BitterSweet

An Obsession with All Things Handmade and Home-Cooked

Tasty Takeout at Home

29 Comments

There’s a lot to be said for ready-made frozen meals, even for the avid cook and fresh food fanatic. Having a plan B safely squirreled away, just in case of a dinner emergency, can make the difference between choking down impossibly tough seitan burgers or enjoying something a bit more edible. Well aware of a certain bias against most prepared foods, I will go on the record to say that there is nothing inherently wrong with the classic tv dinner every now and then; it’s the ingredients and the over-processing where these easy options frequently go wrong. Homemade frozen meals of leftovers are fantastic, and the only difference is that you’re still the one doing the legwork to put that food on the table. For the overworked mom, student, busy professional, or anyone who doesn’t spend all of their waking hours in the kitchen, a warm, relatively healthy meal that can be on the table in five minutes or less can be downright miraculous. The key is choosing the right brands to pledge your dinner allegiance to.

New on my radar but hardly newcomers to the freezer aisle, Vegetarian Plus has been cranking out the meatless frozen meals for years now, providing vegan options directly to consumers and to larger institutions that wish to feed them. Featuring easily accessible flavors for even the pickiest palates, while still covering a whole world of exotic cuisines, they’re excellent for serving to a crowd with varied tastes.

Plate provided by Steelite

Take for example, their latest offerings of Indian-inspired entrees. Vegan Chicken Tikka Masala, looking for all the world like curried poultry, rather than its actual soybean fiber and wheat protein construction. Redolent of warm spices and a certain savory scent, the flavor is shockingly on par with some of the better takeout I’ve had. Initially sweet but switching over to spicy in seconds, the spice profile is impressively well-balanced, and on the spicier side for a mainstream meal. Nothing to burn a hole through your tongue, for sure, but lively in flavor and fairly true to its title. I would absolutely purchase this again in the future, and anyone who appreciates Indian food should take a chance on it too.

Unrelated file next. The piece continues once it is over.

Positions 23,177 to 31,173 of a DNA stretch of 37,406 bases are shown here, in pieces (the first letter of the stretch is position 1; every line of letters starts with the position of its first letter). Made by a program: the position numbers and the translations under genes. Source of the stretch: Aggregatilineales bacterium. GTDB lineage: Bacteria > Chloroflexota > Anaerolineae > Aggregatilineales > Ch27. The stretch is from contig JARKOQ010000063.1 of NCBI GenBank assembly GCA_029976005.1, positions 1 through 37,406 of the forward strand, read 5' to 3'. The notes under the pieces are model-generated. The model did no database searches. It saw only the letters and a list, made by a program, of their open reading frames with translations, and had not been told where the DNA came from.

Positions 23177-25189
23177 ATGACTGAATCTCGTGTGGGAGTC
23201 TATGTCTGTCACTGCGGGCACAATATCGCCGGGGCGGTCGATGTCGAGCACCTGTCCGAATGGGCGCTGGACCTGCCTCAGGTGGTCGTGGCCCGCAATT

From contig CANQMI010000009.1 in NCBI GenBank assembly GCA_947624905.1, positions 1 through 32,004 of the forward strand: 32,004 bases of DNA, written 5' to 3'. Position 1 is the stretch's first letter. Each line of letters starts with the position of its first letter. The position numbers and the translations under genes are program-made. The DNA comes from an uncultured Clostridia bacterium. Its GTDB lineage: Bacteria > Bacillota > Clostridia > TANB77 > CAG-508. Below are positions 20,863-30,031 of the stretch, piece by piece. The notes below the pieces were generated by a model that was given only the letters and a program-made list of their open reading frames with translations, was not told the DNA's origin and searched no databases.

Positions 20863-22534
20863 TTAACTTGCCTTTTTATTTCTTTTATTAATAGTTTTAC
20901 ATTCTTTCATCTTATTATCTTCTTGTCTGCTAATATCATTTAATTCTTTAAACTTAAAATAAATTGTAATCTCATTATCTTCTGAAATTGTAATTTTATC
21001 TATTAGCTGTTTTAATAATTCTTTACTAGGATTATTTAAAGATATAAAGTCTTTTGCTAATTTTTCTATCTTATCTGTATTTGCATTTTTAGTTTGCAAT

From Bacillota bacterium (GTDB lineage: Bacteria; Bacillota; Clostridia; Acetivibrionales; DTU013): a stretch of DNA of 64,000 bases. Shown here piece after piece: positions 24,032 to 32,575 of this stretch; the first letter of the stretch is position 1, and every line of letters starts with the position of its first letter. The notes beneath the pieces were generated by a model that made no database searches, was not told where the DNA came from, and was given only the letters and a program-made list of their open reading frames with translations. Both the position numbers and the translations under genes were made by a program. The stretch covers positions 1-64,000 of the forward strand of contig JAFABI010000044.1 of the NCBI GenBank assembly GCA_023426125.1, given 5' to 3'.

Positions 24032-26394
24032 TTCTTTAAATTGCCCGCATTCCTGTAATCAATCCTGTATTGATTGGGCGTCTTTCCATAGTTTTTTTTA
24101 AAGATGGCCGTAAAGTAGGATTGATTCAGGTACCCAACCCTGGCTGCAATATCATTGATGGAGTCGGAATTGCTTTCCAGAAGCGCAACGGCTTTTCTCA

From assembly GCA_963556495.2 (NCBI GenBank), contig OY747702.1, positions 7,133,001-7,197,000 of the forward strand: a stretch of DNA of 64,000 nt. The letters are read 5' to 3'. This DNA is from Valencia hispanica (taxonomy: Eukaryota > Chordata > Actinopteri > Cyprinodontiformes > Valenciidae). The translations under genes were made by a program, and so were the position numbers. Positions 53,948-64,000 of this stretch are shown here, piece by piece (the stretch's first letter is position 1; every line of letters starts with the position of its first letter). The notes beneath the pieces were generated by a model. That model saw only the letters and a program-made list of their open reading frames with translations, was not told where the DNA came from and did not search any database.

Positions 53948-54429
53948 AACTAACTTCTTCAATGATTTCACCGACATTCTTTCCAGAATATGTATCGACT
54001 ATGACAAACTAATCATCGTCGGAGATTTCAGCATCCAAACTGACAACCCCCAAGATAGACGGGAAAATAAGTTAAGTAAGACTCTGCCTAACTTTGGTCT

Defrosting a package of Vegan Lamb Vindaloo on another hungry and somewhat desperate evening, I had no clue what to expect. I’ve never eaten lamb, so I can’t say with any authority how authentic those protein chunks were, but I can tell you that the texture seemed chewier, perhaps gamier as far as imitation meat goes, and more similar to seitan than the previous offering. Somehow the flavor struck me as less rich, and a bit lacking in body compared to the first amazing meal, but rest assured, I had no problem cleaning my plate. Unarguably spicier, those craving a meaty meal with some bite to it would no doubt enjoy this.